Eurasia Group | Top Risks 2024: Implications for Canada

Top Risks 2024: Implications for Canada

Eurasia Group's Top Risks of 2024

Top Risks is Eurasia Group's annual forecast of the political risks that are most likely to play out over the course of the year. This year's report was published on 8 January 2024.

Not long ago, Canadians could be forgiven for thinking that geopolitical risk was something that affected other countries. Protected by three oceans and a powerful, democratic neighbour, one 20th century politician characterized Canada as a “fireproof house far from inflammable materials.” 

That sense of invulnerability—that Canadians could engage with the world on their own terms, often pursuing niche issues or joining coalitions led by more powerful friends—has been shattered in recent years. From Chinese coercion and hostage diplomacy to alleged assassinations orchestrated by India on Canadian soil, ongoing battles with big tech, and fights over trade and security during Donald Trump's first administration, Canada is no longer insulated from the challenges of a G-Zero world.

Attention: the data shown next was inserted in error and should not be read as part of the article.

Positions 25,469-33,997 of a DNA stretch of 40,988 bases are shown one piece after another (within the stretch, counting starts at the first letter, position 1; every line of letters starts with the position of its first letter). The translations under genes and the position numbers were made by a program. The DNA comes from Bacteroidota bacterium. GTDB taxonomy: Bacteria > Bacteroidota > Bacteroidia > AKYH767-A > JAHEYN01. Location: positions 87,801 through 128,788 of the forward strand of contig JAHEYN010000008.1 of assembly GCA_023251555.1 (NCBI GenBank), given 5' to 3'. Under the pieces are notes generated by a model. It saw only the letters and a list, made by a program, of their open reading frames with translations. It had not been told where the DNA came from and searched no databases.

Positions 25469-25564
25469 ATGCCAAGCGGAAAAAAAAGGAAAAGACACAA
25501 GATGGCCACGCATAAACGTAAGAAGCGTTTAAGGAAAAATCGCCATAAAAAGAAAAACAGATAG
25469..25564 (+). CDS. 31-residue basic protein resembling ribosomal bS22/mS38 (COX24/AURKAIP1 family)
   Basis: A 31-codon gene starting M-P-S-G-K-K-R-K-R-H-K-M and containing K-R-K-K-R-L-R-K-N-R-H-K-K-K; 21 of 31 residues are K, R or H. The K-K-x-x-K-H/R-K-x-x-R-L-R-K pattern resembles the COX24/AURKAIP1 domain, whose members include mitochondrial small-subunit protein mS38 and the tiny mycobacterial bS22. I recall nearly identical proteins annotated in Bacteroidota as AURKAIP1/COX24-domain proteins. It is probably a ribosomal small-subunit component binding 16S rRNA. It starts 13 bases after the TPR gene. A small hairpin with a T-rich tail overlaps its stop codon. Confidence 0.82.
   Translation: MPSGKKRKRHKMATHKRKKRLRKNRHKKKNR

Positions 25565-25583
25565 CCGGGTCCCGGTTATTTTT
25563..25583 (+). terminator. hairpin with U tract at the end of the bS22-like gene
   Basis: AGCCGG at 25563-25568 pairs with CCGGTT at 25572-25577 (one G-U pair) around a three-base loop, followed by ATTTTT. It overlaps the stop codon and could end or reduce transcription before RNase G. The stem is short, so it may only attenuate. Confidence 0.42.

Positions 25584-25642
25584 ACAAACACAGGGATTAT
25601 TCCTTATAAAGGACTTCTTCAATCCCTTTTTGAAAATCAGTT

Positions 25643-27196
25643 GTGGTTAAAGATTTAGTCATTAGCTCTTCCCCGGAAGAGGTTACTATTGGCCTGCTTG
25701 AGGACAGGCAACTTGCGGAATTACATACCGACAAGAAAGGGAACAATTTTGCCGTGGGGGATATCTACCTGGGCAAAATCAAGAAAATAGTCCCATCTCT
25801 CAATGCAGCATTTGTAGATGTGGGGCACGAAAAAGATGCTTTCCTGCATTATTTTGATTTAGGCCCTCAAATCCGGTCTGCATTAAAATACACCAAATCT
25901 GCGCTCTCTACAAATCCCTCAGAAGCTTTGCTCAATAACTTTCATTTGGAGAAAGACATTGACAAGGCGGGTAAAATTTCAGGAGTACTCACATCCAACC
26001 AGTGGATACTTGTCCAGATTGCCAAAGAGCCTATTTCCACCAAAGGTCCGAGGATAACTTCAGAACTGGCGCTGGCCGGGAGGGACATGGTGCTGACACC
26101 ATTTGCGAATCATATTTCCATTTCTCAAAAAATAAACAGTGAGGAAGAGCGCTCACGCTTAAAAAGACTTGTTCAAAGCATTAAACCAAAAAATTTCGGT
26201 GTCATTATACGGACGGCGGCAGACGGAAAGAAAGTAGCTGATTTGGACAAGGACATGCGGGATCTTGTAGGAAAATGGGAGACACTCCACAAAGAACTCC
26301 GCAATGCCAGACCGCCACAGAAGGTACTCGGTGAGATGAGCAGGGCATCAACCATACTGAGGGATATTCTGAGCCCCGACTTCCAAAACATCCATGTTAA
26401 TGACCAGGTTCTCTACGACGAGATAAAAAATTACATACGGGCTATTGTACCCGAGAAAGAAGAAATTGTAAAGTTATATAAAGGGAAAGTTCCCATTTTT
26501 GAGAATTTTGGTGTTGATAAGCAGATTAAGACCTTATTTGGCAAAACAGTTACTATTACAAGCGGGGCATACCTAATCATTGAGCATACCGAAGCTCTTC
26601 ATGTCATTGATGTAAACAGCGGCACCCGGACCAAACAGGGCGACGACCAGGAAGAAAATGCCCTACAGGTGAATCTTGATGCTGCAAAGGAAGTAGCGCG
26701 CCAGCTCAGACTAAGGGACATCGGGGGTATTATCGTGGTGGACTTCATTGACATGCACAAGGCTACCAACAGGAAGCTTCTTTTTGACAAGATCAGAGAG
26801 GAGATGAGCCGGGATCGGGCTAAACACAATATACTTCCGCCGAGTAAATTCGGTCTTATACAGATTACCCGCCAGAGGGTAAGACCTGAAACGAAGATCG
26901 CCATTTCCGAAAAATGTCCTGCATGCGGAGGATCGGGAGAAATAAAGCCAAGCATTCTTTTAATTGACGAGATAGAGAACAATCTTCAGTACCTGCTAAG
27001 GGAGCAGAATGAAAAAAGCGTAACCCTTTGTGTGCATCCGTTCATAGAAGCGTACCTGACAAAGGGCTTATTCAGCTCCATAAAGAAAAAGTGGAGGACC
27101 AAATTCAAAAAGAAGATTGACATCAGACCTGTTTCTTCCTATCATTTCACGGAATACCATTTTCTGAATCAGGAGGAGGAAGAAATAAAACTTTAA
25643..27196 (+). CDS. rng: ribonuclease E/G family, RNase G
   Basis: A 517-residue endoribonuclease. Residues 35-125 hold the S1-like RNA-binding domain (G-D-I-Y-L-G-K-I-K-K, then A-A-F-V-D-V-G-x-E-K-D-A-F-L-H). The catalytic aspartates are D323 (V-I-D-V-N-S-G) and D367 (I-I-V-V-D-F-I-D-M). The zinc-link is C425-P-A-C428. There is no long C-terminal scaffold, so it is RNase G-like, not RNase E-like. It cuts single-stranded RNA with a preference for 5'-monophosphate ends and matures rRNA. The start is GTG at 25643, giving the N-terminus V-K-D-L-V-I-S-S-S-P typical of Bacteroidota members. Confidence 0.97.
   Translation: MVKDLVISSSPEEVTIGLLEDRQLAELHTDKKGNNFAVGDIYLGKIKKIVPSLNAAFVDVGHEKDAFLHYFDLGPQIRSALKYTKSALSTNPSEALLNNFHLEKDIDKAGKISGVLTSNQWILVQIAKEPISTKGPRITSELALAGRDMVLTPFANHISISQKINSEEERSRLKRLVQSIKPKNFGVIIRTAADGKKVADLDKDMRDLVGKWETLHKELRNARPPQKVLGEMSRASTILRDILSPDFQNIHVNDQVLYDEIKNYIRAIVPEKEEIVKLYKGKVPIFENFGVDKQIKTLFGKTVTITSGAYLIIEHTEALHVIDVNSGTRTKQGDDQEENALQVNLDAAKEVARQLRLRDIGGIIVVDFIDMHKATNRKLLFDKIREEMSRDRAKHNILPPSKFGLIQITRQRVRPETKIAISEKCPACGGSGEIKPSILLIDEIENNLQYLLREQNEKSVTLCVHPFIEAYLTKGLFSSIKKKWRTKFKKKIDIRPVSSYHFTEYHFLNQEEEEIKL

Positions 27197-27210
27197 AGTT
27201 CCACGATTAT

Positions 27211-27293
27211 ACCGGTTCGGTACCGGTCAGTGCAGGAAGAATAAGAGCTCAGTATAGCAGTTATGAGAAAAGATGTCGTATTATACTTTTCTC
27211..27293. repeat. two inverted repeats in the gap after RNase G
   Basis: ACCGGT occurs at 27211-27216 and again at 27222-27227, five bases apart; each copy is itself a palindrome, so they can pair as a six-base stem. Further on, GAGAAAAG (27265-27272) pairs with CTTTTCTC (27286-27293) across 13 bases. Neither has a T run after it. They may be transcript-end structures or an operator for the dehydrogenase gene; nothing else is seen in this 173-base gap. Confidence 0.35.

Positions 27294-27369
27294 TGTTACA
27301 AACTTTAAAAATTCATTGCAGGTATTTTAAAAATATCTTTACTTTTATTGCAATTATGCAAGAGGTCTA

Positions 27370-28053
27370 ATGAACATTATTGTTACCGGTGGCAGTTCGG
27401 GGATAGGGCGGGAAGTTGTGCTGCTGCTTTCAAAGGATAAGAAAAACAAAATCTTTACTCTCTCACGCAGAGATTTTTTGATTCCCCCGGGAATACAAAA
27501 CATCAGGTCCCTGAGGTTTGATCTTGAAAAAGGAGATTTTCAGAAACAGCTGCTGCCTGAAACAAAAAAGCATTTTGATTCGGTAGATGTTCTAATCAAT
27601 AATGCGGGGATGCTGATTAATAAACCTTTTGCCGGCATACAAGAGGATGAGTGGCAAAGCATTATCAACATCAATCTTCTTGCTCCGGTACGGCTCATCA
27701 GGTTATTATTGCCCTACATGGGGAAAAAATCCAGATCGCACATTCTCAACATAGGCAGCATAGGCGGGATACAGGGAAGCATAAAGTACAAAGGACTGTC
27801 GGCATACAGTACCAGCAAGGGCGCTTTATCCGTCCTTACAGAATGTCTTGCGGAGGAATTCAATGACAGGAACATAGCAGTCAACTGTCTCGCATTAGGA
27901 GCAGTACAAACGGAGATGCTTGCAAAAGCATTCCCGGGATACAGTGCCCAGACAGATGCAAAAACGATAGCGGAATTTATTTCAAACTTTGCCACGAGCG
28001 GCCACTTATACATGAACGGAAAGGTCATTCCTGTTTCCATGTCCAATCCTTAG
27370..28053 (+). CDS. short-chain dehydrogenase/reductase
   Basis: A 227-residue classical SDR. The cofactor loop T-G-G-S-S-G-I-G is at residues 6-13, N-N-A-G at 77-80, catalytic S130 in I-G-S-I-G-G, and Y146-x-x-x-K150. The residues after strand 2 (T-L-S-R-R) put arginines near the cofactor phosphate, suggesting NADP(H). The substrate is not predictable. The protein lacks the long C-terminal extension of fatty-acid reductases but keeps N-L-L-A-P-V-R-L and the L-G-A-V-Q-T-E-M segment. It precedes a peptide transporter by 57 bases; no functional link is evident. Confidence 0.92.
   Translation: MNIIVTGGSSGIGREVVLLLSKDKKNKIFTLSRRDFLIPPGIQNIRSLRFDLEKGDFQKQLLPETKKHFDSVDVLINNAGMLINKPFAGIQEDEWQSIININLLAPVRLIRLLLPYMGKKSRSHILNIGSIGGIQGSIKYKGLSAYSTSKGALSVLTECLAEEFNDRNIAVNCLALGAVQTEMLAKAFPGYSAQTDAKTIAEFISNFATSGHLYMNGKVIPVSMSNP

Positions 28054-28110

In 2024, Canada will be starkly exposed to Eurasia Group's Top Risk #1: The United States vs. itself. With President Joe Biden likely to face off in a rematch against Trump, the US presidential election is set to worsen the country's already deep political divisions and further undermine its credibility on the global stage. As Canada's most important trade and security partner turns inward against itself, Ottawa will spend much of the year clutching its fire extinguisher and eyeing distant emergency exits.